A pair of flutists in the surrounds of El Prado, Madrid.
The Museo del Prado is the main Spanish national art museum, located in central Madrid. It features one of the world's finest collections of European art, from the 12th century to the early 19th century, based on the former Spanish Royal Collection, and unquestionably the best single collection of Spanish art. Founded as a museum of paintings and sculpture, it also contains important collections of other types of works. A new, recently opened wing enlarged the display area by about 400 paintings, and it is currently used mainly for temporary expositions. El Prado is one of the most visited sites in the world, and it is considered to be among the greatest museums of art. The large numbers of works by Francisco de Goya, the artist most extensively represented in the collection, and by Diego Velazquez, Titian, Peter Paul Rubens and Hieronymus Bosch are among the highlights of the collection.
The collection currently comprises around 7,600 paintings, 1,000 sculptures, 4,800 prints and 8,200 drawings, in addition to a large number of other works of art and historic documents. By 2012 the Museum will be displaying about 1300 works in the main buildings, while around 3,100 works are on temporary loan to various museums and official institutions. The remainder are in storage. In 2011 the museum had 2.9 million visitors.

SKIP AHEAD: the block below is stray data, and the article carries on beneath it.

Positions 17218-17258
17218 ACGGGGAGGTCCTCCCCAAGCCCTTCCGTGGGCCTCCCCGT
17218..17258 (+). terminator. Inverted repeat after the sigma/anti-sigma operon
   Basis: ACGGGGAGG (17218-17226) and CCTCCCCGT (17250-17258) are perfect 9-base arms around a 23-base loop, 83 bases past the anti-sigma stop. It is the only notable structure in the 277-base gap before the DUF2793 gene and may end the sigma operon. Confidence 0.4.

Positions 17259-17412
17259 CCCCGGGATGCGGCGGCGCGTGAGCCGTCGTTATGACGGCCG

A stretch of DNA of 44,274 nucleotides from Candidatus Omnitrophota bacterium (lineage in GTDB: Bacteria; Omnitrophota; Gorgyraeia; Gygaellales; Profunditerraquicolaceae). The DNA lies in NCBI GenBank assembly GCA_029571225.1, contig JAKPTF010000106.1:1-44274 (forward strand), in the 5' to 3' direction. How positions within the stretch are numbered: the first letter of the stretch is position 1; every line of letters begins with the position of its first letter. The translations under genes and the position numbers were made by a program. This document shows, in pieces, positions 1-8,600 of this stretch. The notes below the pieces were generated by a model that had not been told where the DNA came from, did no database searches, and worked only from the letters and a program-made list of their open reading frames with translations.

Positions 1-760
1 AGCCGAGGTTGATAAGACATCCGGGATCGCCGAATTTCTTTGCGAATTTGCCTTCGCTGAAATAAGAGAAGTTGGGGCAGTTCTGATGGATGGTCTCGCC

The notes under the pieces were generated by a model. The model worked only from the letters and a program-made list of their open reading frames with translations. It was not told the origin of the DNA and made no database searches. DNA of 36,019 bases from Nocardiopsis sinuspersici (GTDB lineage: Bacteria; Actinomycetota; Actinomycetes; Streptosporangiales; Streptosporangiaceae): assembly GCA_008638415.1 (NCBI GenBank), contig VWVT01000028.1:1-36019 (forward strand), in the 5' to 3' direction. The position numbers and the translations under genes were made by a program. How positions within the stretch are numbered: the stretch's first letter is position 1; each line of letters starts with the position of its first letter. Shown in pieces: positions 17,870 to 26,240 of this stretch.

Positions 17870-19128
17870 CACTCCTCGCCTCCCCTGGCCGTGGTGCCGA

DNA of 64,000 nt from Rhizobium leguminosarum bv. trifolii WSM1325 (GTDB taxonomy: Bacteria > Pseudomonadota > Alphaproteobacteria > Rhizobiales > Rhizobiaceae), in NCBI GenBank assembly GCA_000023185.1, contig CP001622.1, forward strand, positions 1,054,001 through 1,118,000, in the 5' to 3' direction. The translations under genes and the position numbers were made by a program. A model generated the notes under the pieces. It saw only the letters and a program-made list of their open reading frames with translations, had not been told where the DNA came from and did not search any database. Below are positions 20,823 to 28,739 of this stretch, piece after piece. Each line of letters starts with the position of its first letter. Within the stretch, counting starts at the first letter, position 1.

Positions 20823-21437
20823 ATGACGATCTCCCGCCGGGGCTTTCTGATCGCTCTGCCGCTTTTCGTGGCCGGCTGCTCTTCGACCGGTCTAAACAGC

The best-known work on display at the museum is Las Meninas by Velazquez. Velazquez not only provided the Prado with his own works, but his keen eye and sensibility was also responsible for bringing much of the museum's fine collection of Italian masters to Spain
February 6th, 2013
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